The Four Corners of the Earth (1998) is an installation of four large circular canvases, each wedged into the corners of the darkened exhibition space. Projected onto these are four different photographic views of a cheaply manufactured globe of the earth. The ports of the four projectors are masked, causing the circular images of the globes to correspond exactly with the edges of the canvases and creating a sort of trompe l'oeil effect. The images are grandly luminous, hint at divine symmetry and create an empowered feeling of euphoric space and clarity.
This benevolent spiritual feeling is transient, though. The serene pleasure of the piece is eroded by the anxious assumption that Four Corners... is not what it seems, and will turn out to be like other Wallinger works, such as Angel (1997), On the Operating Table (a.k.a. Logos) (1998) and Hymn (1997). These are clever, sarcastically chippy boot swings at credulous faith, institutional religion and identity. Responding with misplaced sincerity to Four Corners... prompts a search for a more cynical merit in the work, which could otherwise be enjoyed as simply elegantly meditative and beautiful.
Four Corners... is indeed a boot swing, but an unbalanced one. Apart from restating the already well-established absurdities of map making - the abstract representation of nations in text and colours that have no geographical basis - Wallinger's conceptualisations and observations seem confused. A wall text provides an exhausting jumble sale of references, some of which are useful or stimulating, but many are of strained significance.
We are informed, for example, that the diameter of each canvas is 86 inches, which is the diameter of an outstretched Wallinger in the position of Leonardo da Vinci's Vitruvian Man (1511). We are also told that the globe depicted in Holbein's Ambassadors (1533) has at its centre the home of Jean de Dinteville, one of the men portrayed, who also commissioned the painting. The four globe views chosen by Wallinger are apparently of the earth's 'corners' where gravitational pull (as discovered by the Johns Hopkins Applied Physics Laboratory in 1965), is measurably greater. Additionally, we are told that the astronaut Buzz Aldrin, when asked if he had any regrets about his mission to the moon, replied 'I wish I had looked out of the window more'. Wallinger also draws our attention to the shadows we cast of ourselves onto the globes, when unavoidably obstructing the projectors as we walk around, which is presumably a point about the making and unmaking of God in our own image.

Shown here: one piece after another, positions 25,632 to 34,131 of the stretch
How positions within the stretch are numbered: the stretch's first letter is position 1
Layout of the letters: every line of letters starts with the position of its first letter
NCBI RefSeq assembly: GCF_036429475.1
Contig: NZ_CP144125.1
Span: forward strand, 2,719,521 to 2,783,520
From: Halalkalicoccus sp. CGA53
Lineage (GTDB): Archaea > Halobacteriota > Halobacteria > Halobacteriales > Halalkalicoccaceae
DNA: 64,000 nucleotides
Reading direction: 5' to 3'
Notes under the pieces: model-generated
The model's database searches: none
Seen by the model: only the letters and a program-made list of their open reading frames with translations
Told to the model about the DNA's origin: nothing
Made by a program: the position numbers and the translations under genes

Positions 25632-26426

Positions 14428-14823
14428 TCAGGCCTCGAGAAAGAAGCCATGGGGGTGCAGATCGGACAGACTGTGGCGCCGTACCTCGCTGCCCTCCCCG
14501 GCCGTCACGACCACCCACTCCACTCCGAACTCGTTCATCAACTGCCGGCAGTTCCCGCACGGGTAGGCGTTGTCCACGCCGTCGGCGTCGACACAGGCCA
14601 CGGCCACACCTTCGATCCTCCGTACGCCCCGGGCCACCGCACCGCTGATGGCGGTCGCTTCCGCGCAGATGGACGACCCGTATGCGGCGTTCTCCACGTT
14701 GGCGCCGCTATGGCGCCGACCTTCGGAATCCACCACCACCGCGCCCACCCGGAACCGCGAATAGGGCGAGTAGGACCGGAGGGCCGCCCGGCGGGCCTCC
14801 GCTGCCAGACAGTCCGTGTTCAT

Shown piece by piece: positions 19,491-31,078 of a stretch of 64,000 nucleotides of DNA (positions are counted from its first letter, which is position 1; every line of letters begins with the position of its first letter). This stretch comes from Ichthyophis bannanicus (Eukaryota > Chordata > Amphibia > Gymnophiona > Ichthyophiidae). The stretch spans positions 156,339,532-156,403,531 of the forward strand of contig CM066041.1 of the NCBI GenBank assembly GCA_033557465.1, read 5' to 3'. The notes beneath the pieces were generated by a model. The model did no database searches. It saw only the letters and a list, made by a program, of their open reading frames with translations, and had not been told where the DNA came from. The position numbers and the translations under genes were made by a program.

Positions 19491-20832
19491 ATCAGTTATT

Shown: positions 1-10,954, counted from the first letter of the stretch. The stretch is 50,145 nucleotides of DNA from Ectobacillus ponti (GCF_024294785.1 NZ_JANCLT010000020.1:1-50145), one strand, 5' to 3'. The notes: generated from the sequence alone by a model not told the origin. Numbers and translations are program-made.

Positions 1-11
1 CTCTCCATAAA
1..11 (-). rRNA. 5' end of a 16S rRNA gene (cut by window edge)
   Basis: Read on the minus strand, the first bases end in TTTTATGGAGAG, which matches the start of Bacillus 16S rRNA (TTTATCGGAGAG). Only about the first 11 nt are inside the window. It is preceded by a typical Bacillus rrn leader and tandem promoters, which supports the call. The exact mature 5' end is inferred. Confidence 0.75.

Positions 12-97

Wallinger's list takes pleasure in pointing out the prosaic farts and proud misapprehensions we make as we seek the profound in time and space. In so doing, he reminds us of the vanities of our spiritual impulses, our anthrocentrism, transient nationalisms and general arse-scratchings while playing God. Four Corners... is largely about Wallinger's dislike of the lies of perception, whether spiritual, political or visual.
With good humour, though, the artist also includes himself as victim of the comic, universal human gravitation towards self aggrandisement. At the centre of the Vitruvian diagram, Wallinger's testicles, penis and navel coincide with the dead centre of each of the globes - where gravity is most pronounced - thus creating a fresh contemplative space.
The beauty of the installation and its thoughtful wonder is eclipsed by Wallinger's huffings and puffings at credulous spirituality and nationalism. But whereas he has previously taken as his target the institutional texts and dumbo orthodoxies of organised religion, particularly Christianity, Four Corners... seeks to challenge the primary spiritual impulse itself, and in so doing, takes a pop at the ineffable. The ineffable is a separate matter from religious institutionalism though: it takes a punch better and is not quite as deserving of a good beating as the Church might be.